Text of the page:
This Berkeleyan feature was written as a first-person narrative from an interview with Alberto Ibarra. By Ivan Natividad.
Excerpt: My design and manufacturing pursuits at Berkeley led me to work in life-changing projects in both the BEST Lab and Squishy Robotics, with the support of my professor, Dr. Alice Agogino. I was able to take part in designing functional, fitted prosthetic hands for the purpose of physical activities of children, performing 3D modeling and modifying existing CAD prosthetic hands.
I even got the chance to present my work at the 25th Annual National McNair Scholars Symposium.
During my internship at Squishy Robotics, I also had the rewarding opportunity to work on sensor payload robots created to help first responders, such as firefighters. Essentially, these robots are air-deployed to these highly hazardous areas in order to detect chemicals and send info to first responders to help them make life-changing decisions for themselves, and for improving situational awareness.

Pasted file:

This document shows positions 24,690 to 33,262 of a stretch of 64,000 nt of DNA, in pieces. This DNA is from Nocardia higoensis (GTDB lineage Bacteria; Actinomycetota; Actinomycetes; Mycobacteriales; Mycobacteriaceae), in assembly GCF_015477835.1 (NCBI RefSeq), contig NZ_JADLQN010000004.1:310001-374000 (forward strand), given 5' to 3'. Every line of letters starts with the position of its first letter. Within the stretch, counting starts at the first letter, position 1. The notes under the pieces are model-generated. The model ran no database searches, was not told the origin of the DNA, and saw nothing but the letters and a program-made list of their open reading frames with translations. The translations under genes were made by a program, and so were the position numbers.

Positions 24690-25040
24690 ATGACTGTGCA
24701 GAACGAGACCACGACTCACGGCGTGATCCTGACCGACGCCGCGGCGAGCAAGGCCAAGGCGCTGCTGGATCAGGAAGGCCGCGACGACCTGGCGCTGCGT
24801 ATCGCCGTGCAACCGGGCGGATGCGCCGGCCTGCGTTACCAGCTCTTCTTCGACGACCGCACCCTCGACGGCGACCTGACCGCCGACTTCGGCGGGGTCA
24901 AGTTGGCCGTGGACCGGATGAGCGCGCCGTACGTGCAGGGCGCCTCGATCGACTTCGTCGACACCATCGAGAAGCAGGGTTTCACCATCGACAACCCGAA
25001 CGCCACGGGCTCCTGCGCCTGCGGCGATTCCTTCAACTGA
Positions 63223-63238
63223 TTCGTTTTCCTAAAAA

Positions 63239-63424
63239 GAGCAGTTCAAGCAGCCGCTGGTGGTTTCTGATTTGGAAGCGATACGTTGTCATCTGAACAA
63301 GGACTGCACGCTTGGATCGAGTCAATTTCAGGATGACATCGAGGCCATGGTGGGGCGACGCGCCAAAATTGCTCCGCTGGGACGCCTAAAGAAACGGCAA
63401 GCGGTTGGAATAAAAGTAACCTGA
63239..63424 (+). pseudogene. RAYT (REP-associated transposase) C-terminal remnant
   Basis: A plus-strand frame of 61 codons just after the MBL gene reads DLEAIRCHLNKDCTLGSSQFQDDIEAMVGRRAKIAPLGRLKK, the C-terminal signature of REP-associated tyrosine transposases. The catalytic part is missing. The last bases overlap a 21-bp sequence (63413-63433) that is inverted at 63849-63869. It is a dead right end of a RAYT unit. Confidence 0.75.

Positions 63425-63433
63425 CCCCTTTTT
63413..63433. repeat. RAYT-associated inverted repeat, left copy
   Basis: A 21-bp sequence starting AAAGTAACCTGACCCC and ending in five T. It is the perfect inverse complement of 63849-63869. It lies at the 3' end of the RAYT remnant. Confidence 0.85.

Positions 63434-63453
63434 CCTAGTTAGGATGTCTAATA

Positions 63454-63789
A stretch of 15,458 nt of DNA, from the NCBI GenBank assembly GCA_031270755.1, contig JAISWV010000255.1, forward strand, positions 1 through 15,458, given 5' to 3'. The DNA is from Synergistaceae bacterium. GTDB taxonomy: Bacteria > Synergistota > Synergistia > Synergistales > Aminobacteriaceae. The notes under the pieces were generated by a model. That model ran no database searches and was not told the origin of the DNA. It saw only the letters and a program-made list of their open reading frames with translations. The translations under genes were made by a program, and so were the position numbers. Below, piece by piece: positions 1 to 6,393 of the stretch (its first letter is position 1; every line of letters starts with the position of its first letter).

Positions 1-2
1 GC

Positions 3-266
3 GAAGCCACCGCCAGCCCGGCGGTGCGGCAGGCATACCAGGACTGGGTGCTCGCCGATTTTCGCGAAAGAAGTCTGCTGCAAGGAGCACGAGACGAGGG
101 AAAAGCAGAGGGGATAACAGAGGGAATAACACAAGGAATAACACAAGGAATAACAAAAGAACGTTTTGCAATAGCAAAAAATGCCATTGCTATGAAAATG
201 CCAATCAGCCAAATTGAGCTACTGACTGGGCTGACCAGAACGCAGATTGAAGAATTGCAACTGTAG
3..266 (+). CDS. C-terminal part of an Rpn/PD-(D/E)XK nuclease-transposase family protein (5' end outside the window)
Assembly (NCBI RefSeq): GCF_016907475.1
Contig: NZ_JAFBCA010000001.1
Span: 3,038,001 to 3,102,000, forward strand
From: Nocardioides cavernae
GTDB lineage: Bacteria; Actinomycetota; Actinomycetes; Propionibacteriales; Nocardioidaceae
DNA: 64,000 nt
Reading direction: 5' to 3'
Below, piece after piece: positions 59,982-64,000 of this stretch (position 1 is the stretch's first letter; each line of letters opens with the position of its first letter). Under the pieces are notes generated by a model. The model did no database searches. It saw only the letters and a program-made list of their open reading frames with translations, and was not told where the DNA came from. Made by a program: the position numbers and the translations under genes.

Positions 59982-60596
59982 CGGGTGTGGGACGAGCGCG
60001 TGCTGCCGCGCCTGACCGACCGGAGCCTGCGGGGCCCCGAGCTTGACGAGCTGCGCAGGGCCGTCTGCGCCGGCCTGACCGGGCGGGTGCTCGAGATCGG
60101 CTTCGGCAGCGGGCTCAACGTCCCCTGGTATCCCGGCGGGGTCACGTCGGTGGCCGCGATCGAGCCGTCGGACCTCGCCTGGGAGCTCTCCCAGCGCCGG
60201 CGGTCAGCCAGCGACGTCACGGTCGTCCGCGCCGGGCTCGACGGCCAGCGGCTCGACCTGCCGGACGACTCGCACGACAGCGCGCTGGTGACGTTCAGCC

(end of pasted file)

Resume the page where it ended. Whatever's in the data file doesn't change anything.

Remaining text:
Currently, we are designing a mechanism that will help these robots land safely, using technology similar to a badminton shuttlecock.
All of these fulfilling experiences have motivated me to continue my studies at Berkeley as part of the mechanical engineering graduate program, where I hope to continue to find ways to help people.
Badminton-Inspired Self-Righting Tensegrity Landers
A Zhang, A Ibarra, AM Agogino – 26th AIAA Aerodynamic Decelerator Systems …, 2022View Video Presentation: https://doi.org/10.2514/6.2022-2738.vid Tensegrity
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Top Photo Caption: UC Berkeley STEM graduate Alberto Ibarra reflects on how his family, and the campus community, helped him to overcome barriers to achieve his Berkeley degree. (Photo courtesy of Alberto Ibarra)